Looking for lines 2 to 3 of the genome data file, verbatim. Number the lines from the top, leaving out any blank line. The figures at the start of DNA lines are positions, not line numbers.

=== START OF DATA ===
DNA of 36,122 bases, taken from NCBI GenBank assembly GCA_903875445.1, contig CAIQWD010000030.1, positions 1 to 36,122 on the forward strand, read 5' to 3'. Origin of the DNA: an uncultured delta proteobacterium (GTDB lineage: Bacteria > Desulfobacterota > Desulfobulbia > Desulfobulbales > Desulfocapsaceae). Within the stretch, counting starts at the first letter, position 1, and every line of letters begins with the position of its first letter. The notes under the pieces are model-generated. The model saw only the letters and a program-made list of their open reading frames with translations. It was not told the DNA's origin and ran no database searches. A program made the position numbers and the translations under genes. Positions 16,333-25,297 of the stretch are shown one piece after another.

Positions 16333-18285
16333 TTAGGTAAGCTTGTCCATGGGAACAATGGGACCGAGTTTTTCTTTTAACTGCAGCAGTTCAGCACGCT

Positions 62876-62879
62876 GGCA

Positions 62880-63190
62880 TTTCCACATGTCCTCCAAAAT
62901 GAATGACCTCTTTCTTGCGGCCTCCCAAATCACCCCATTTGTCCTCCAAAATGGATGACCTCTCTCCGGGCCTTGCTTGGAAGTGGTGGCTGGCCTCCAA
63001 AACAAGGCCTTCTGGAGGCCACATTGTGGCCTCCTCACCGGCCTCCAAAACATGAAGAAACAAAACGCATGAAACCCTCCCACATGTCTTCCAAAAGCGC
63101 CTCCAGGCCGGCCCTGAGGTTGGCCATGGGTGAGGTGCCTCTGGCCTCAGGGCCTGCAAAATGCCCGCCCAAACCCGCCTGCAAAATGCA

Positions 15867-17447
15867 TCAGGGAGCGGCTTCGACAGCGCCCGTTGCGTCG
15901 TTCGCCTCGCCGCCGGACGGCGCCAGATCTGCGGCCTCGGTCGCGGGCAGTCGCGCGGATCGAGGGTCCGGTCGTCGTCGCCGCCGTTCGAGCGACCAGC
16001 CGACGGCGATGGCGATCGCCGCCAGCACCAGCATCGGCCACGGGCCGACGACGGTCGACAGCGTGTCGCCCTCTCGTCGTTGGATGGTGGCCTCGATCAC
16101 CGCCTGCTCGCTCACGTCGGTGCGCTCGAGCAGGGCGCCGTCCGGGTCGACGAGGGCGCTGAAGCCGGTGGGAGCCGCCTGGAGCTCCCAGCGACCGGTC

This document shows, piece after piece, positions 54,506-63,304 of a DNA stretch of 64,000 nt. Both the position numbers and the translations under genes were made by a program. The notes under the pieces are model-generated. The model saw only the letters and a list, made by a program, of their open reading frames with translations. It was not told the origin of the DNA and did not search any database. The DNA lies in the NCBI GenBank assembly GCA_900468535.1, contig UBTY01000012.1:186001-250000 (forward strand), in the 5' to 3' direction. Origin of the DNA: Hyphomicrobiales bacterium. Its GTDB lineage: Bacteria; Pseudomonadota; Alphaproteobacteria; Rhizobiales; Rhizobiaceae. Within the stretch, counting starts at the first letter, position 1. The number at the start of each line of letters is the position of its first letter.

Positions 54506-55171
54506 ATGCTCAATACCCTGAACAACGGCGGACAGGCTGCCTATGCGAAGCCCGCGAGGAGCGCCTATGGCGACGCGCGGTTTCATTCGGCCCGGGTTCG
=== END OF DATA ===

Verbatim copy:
Positions 16333-18285
16333 TTAGGTAAGCTTGTCCATGGGAACAATGGGACCGAGTTTTTCTTTTAACTGCAGCAGTTCAGCACGCT